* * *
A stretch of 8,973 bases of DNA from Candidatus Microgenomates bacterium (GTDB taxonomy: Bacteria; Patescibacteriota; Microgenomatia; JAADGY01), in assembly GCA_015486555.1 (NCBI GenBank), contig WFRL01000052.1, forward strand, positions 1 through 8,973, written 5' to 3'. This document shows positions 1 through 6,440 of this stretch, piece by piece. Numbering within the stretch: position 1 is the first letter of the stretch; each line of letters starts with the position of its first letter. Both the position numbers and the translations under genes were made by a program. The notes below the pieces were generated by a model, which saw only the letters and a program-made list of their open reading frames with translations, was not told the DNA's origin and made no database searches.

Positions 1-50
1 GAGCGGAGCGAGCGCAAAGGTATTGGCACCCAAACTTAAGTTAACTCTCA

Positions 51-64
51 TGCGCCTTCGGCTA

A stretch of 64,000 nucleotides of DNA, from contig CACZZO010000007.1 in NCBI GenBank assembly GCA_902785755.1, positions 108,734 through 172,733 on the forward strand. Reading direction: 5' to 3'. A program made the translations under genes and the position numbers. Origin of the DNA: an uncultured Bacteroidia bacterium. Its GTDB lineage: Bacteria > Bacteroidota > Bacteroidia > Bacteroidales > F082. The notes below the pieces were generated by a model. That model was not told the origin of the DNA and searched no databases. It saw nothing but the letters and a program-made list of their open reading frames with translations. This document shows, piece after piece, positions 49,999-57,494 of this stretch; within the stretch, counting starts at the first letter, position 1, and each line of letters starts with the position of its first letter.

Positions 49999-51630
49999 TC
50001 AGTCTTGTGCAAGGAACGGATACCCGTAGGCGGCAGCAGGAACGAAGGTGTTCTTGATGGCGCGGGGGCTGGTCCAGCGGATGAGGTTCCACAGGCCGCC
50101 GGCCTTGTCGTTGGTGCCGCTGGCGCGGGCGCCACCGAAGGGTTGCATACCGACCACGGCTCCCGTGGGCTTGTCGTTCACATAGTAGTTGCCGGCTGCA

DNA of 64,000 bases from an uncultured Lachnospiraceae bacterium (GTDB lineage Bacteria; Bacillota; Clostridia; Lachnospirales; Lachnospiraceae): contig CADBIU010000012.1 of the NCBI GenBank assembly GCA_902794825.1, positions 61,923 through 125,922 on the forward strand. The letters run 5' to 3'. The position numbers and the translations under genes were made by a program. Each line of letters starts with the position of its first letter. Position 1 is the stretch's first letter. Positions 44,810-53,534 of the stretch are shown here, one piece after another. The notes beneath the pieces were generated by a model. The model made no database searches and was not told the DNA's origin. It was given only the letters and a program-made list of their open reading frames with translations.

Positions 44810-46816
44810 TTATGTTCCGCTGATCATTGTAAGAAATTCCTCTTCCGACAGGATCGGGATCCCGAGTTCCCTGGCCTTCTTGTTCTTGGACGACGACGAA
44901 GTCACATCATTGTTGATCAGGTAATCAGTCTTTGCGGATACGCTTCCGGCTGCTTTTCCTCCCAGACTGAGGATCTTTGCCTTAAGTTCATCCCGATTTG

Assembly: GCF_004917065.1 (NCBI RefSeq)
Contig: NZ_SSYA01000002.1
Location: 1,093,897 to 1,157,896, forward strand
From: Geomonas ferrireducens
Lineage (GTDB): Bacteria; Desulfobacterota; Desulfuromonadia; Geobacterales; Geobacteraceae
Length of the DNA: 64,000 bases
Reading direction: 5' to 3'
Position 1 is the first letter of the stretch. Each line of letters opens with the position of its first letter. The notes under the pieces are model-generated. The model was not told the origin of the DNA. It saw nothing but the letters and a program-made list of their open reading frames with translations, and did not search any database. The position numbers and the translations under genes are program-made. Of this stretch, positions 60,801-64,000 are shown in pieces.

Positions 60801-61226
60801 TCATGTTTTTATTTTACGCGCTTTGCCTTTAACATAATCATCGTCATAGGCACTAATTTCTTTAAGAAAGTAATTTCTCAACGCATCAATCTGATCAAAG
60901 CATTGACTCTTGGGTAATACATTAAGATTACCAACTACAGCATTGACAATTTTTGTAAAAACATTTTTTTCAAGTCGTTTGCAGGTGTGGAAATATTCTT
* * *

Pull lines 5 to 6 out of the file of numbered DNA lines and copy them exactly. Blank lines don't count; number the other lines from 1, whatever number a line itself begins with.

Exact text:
51 TGCGCCTTCGGCTA

A stretch of 64,000 nucleotides of DNA, from contig CACZZO010000007.1 in NCBI GenBank assembly GCA_902785755.1, positions 108,734 through 172,733 on the forward strand. Reading direction: 5' to 3'. A program made the translations under genes and the position numbers. Origin of the DNA: an uncultured Bacteroidia bacterium. Its GTDB lineage: Bacteria > Bacteroidota > Bacteroidia > Bacteroidales > F082. The notes below the pieces were generated by a model. That model was not told the origin of the DNA and searched no databases. It saw nothing but the letters and a program-made list of their open reading frames with translations. This document shows, piece after piece, positions 49,999-57,494 of this stretch; within the stretch, counting starts at the first letter, position 1, and each line of letters starts with the position of its first letter.